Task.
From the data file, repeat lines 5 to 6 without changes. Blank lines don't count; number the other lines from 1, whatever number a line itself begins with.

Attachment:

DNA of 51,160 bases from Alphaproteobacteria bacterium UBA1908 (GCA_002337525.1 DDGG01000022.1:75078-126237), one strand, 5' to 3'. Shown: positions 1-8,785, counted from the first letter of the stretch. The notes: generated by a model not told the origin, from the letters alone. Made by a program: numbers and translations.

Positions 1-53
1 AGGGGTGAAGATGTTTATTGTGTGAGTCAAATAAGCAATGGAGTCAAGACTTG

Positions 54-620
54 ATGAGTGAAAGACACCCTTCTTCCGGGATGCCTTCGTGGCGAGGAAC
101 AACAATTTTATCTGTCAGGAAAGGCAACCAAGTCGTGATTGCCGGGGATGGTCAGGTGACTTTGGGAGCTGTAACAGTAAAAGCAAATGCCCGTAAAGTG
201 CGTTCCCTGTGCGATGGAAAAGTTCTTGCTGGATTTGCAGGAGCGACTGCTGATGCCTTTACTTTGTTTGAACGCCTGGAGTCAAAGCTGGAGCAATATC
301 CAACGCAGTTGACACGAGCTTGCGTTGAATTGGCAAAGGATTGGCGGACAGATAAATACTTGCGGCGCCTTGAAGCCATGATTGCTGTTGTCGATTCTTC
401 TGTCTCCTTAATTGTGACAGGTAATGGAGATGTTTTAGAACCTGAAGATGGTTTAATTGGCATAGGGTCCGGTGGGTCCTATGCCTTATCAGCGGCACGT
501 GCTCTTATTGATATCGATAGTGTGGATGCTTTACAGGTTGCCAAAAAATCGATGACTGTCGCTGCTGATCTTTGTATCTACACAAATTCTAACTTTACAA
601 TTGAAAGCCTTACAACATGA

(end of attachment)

54 ATGAGTGAAAGACACCCTTCTTCCGGGATGCCTTCGTGGCGAGGAAC
101 AACAATTTTATCTGTCAGGAAAGGCAACCAAGTCGTGATTGCCGGGGATGGTCAGGTGACTTTGGGAGCTGTAACAGTAAAAGCAAATGCCCGTAAAGTG